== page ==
The five levels based on Maslow’s hierarchy are:
- Physiological (life survival)
- Safety and security
- Love and belongingness
When activating your marketing effort, ask yourself what you know about your customer. Perhaps the better question involves what you do not know about your customer, prospects, in-actives, and/or some other defined segmentation of your targeted demographics. Your answers may help you decide if, or how, they are interested in your products or services or the category that you play in, such as leisure or boating/marine. You may discover a ton of information that you do not need right now; for example, perhaps you offer only to a regional base, or products only needed by a highly specific segment of the market. Don’t throw this information out; place it in the folder of future marketing needs and information.
Remember information is converted to knowledge and, in turn, is the basis for acquiring wisdom.
Perhaps you will discover that your market is gender-based and for you that falls under the “what you did not know” listing. A few years ago, a major manufacturer assigned me to forensically conduct a post program analysis of a national effort, reviewing their deployed and completed direct marketing campaign. After a detailed review of the elements, messaging, content, and context of what they projected as a failed marketing effort, I presented my finding.
Knowing is to …
My PowerPoint presentation began with a simple “ask” that was addressed to the executives who assigned me the forensic review and those that executed the effort. My first question was “Is your market gender based?” “No” was the common answer—“Ours is not a gender-based industry!”
True in part, about 72% of their market was male dominated, but a big, BIG percentage of this vertical was undergoing a change that brought women into the management of the firms that had been targeted. This new market now consisted of about 28% women.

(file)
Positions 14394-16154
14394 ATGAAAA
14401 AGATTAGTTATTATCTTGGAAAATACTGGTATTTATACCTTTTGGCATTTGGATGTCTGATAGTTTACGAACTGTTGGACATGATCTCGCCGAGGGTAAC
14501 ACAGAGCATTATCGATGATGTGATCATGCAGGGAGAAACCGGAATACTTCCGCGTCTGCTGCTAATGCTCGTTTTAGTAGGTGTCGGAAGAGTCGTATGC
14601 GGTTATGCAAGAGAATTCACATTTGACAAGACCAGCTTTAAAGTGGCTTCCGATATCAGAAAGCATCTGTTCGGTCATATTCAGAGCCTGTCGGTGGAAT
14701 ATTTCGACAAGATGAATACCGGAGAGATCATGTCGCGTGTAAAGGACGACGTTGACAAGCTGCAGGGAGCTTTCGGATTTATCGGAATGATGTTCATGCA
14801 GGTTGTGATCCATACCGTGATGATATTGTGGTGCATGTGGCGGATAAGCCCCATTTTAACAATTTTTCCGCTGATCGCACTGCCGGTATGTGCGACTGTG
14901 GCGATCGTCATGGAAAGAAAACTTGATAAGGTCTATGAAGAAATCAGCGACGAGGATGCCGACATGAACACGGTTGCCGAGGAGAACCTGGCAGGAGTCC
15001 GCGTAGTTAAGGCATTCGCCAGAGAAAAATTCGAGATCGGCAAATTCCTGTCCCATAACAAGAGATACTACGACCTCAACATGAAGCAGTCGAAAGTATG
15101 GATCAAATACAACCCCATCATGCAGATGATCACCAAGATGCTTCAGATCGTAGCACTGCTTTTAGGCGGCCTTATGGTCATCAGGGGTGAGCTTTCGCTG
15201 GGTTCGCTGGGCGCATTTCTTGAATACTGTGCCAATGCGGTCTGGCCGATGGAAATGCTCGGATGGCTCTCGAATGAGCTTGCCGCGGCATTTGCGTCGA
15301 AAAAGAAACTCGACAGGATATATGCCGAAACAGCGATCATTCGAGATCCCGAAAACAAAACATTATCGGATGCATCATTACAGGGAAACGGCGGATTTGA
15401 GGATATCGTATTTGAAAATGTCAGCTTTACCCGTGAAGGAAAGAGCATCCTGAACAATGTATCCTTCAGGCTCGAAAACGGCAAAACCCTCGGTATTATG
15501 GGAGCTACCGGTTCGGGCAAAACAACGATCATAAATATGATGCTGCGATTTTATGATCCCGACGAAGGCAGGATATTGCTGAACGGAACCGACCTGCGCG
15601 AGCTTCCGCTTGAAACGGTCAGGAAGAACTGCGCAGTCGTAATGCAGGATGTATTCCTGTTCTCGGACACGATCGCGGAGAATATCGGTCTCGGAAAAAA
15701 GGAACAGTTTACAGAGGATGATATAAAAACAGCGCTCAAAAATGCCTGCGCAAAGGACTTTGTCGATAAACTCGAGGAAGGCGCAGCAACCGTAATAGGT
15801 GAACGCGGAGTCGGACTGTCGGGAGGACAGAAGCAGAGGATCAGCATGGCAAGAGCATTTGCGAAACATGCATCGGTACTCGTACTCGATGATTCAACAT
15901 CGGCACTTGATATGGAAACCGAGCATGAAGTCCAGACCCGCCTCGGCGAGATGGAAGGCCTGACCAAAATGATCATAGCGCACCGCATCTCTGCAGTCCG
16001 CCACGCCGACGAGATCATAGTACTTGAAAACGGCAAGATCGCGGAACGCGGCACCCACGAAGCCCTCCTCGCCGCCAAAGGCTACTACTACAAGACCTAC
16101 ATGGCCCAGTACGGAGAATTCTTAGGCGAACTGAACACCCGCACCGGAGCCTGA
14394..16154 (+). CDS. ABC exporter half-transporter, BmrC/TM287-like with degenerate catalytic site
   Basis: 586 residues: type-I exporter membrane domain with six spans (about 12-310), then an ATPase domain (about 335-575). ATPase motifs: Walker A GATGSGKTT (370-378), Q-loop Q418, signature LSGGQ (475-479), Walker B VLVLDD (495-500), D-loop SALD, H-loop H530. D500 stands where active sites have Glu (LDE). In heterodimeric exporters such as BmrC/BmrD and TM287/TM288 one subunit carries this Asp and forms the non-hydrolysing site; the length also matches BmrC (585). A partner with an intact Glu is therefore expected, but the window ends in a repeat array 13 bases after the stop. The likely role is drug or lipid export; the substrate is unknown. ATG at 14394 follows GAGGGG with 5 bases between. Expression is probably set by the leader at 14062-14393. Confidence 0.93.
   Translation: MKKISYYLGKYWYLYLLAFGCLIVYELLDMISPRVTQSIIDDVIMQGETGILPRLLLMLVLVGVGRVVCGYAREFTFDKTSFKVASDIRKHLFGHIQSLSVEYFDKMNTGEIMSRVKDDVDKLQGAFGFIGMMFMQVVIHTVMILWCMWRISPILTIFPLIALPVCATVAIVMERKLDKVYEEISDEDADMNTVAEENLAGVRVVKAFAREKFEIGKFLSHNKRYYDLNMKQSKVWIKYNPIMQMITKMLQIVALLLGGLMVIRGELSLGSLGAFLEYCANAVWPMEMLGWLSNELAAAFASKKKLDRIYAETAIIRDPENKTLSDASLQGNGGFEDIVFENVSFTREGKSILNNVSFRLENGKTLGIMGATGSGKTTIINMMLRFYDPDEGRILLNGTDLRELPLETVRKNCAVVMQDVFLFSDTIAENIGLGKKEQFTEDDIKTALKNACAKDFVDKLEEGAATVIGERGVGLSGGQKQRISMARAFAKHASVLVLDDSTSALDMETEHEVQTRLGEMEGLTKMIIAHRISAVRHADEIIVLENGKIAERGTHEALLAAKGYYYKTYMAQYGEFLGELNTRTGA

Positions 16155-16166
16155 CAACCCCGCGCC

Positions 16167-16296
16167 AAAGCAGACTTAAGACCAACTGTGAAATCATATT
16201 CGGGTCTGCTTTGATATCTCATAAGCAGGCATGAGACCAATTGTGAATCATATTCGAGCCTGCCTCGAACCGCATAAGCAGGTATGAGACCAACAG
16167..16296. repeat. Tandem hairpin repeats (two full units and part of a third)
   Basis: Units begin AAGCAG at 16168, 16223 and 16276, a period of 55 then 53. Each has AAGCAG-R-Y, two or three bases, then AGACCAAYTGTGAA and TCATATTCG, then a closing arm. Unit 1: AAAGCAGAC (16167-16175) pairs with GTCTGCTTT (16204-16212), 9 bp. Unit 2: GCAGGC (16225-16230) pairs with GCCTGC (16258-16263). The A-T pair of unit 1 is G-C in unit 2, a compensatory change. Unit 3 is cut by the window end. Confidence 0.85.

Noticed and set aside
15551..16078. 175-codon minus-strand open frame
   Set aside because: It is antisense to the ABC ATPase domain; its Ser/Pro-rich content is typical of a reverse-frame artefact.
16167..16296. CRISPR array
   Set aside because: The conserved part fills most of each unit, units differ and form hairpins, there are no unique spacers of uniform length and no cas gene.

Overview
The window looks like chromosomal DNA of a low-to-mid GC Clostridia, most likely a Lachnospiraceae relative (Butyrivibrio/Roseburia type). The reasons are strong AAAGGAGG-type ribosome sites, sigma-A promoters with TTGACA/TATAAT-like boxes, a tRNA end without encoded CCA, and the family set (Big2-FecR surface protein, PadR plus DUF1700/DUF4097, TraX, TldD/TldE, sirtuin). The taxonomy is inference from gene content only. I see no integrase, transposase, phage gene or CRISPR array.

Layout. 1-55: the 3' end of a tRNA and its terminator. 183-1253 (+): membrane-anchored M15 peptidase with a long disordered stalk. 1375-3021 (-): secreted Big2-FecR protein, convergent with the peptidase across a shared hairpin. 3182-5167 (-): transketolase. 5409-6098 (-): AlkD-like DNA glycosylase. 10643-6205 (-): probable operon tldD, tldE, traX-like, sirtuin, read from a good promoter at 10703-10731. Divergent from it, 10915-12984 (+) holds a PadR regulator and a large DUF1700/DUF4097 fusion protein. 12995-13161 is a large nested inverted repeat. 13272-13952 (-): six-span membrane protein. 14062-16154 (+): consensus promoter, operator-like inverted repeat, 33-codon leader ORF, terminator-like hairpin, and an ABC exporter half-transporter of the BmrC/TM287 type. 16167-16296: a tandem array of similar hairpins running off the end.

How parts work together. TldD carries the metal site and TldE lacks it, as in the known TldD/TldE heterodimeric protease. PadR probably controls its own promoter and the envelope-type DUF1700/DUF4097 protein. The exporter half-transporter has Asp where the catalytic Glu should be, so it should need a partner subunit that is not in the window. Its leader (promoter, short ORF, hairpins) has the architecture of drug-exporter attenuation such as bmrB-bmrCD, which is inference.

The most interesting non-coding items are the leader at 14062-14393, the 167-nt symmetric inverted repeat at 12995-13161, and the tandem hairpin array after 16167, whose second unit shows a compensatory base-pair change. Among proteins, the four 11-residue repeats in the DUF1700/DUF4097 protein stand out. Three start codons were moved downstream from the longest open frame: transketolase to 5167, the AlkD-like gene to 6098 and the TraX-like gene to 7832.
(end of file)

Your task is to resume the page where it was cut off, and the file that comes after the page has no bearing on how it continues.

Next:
Women made buying decisions, had a part in the chain of command that suggested and approved products (purchasing decisions), and managed or supported the buying cycle. In fact, when I dug deeper, I found that these firms, the “female-based 28%,” would be more in need of my clients’ equipment than the 72% male-dominated part. Why? What I learned was that the transfer from a male-owned and dominated business was occurring, and that transfer included asking the new management (many of whom were women) to consider updating or replacing equipment that was offered by my clients. The next marketing effort undertaken by my client removed any gender-specific pronouns (such as he and him), dropped any use of attractive women in bikinis, and began to segment their efforts based on knowing their market and that sub-set of knowing their customer.
What I did discover that much of the data (information) that we did not need and would not need for quite some time had value, but not for this immediate need. The information I presented was added to the knowledge base of my customer, was converted into sales-based wisdom and, yes, positivley affected their bottom line. The next program was a defined success!
I also discovered that the media deployed by my client was also questionable. Media used were based on their understanding of the market and customer, which was, as you know now, in part (a major part) wrong. Media outside of print, such as direct mail, needed to be used and supported. Social, mobile, micro-sites, and a calculated combination of integrated legacy and emerging media (media convergence) was developed.
Next installment: Know your media!
In the meantime, feel free to reach out and talk to me about this series: Guide to Profitable Marine Marketing.
More Marine Marketing Best Practices to Read: